WASHINGTON, DC – DECEMBER 12: Ukrainian President Volodymyr Zelensky (L) and U.S. President Joe Biden hold a news conference in the Indian Treaty Room of the Eisenhower Executive Office Building on December 12, 2023 in Washington, DC. (Photo by Chip Somodevilla/Getty Images)

WASHINGTON— While the curtain opened on the NATO Summit, Ukrainian President Volodymyr Zelenskyy aimed his sights on winning over Republicans, giving a speech at a GOP stronghold amid uncertainty over whether likely GOP candidate former President Donald Trump would continue military aid to Ukraine if elected in November.

“Now, everyone is waiting for November: Americans are waiting for November. Europe, the Middle East, the Pacific — the whole world is waiting for November,” Zelenskyy said in a speech at the Ronald Reagan Presidential Foundation and Institute this evening.

Russian President Vladimir Putin is also “waiting for November,” Zelenskyy added during a fireside chat following the speech. “Maybe the policy of America will change. I hope it will never change.”

Throughout his remarks, Zelenskyy refrained from criticism of Trump, who has questioned whether the United States should remain in NATO and has signaled he may revoke support for Ukraine if it refuses to meet Russia for peace talks. Instead, he appealed to America’s economic might and military power, repeatedly stating that US leaders must not let the country be bullied by a weaker nation.

No matter whether President Joe Biden or Trump win the election, America’s president must understand that Putin will oppose the United States on principle due to its democratic values, and cannot trust in the Russian leader as a partner, Zelenskyy said.

“Biden and Trump are very different but they are supportive [of] democracy, and that’s why I think Putin will hate both of them,” he said. “But I think both of them need to understand it — not to count on his attitude.”

Zelenskyy warned that if the United States exits NATO, bad actors could be emboldened to invade other nations such as Poland, and “the world will lose a lot of countries because of people like Putin.”

When asked whether he was concerned about a potential Trump administration, Zelenskyy said he hoped that Trump would continue current US policy toward Ukraine. He stated that he had good meetings with Trump when he was president, “but we didn’t [go] through the war with him.”

Zelenskyy spoke just hours after the United States, Germany, Romania, Netherlands and Italy announced plans to provide five strategic air defense systems — including four Patriot batteries — to Ukraine and signaled that another round of donations could be on its way soon.

“We are working on a further announcement this year of additional strategic air defense systems for Ukraine,” the countries announced in a joint statement today upon the opening of the NATO Summit in Washington this week.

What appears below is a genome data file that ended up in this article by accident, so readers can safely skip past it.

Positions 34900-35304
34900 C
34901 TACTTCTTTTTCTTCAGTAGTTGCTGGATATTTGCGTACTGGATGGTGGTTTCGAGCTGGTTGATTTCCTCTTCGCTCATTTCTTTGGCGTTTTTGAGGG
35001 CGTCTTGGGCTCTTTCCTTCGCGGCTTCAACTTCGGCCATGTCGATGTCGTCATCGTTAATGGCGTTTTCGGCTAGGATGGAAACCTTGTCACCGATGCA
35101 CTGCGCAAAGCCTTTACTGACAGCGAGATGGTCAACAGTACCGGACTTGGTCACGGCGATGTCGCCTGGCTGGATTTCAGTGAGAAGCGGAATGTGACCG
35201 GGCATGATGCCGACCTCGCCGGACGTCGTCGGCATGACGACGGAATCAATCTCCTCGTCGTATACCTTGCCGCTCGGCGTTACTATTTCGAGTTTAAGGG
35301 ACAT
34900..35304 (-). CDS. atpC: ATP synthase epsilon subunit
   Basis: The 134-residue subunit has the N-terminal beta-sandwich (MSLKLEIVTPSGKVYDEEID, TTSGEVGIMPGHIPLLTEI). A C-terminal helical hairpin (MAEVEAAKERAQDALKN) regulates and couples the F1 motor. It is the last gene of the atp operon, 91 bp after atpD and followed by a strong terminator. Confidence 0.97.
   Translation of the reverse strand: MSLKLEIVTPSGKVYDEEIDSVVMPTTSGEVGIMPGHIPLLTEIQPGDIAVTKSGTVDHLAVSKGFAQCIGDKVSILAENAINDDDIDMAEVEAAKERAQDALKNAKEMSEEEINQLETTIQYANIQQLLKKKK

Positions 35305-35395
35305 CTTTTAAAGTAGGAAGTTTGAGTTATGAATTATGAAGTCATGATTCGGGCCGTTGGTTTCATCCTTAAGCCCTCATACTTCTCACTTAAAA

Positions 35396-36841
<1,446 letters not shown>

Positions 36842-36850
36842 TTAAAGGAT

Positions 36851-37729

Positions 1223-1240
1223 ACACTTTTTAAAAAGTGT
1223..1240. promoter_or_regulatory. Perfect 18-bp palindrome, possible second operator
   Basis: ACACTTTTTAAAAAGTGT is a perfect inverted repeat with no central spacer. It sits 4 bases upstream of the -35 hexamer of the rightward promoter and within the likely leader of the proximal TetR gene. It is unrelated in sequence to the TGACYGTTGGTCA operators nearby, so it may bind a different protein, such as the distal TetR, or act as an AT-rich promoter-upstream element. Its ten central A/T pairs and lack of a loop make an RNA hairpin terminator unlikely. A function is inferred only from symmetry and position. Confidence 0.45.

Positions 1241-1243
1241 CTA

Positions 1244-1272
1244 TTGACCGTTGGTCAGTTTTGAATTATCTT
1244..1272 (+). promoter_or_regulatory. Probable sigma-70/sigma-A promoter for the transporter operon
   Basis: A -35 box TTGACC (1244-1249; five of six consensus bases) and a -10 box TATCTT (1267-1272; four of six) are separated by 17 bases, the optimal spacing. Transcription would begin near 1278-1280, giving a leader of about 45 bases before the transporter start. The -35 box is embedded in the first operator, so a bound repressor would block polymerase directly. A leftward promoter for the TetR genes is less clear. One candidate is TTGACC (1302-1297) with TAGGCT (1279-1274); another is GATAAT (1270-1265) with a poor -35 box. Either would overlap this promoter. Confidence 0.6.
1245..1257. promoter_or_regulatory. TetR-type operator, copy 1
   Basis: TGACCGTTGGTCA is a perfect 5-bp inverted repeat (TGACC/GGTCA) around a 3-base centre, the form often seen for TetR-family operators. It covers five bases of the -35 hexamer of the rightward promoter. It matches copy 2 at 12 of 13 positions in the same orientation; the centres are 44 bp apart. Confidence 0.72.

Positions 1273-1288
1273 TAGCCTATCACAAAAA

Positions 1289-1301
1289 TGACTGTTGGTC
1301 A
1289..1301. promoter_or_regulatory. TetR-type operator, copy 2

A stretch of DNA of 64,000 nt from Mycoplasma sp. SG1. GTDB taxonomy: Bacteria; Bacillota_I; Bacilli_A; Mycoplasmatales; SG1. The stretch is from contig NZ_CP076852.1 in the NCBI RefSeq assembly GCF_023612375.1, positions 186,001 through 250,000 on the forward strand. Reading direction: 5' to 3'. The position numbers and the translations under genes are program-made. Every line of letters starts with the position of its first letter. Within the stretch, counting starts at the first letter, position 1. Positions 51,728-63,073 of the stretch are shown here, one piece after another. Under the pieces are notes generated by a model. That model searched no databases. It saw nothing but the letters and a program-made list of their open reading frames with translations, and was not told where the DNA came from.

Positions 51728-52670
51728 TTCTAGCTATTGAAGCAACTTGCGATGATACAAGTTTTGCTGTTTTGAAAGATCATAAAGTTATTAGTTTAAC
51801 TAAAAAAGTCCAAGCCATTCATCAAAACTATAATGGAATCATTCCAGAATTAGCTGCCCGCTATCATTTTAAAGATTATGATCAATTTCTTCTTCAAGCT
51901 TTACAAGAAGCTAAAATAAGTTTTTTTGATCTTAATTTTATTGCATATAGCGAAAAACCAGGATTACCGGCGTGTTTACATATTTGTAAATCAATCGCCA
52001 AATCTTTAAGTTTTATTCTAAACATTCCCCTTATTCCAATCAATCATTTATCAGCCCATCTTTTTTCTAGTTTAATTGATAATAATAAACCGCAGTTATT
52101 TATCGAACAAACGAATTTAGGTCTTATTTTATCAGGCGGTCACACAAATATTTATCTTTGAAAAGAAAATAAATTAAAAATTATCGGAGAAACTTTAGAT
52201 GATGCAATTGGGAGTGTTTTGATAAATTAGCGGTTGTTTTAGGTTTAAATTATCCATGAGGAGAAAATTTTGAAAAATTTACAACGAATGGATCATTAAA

The United States, Germany and Romania will each donate a Patriot battery; the Netherlands and several unnamed countries will provide components that will facilitate the operation of a fourth Patriot battery, and Italy will give another SAMP-T system.

In addition to the longer-range systems, the US and a collection of allies — including Canada, Norway, Spain, and the United Kingdom — promised “dozens” of tactical air defense systems, including NASAMS, HAWKs, IRIS T-SLM, IRIS T-SLS, and Gepard systems.

And the United States will deliver “hundreds” of interceptors for those systems over the next year.

“The United States will make sure that when we export critical air defense interceptors, Ukraine goes to the front of the line,” Biden said in a speech opening the summit. “They will get this assistance before anyone else gets it.”

Throughout the speech and fireside chat, Zelenskyy repeatedly thanked the United States and NATO for its donation of additional air defense systems, but added that “it will not be enough” as Russia is actively working to figure out how to defeat the Patriot systems.

While GOP support for Ukraine in Congress has faltered in recent months, some key lawmakers like Senate Minority Leader Mitch McConnell, R-Ky., have continued to back military aid for Ukraine. In remarks ahead of the Ukrainian president’s speech, McConnell likened the war in Ukraine to the conflict in Israel, which is more widely backed by Republicans on Capitol Hill, with McConnell calling both “existential wars of survival.”

Ukrainians “don’t need handwringing, hesitation or second guessing,” McConnell said. “They need the tools to defend themselves, to impose costs on their aggressors and to negotiate from positions of strength.”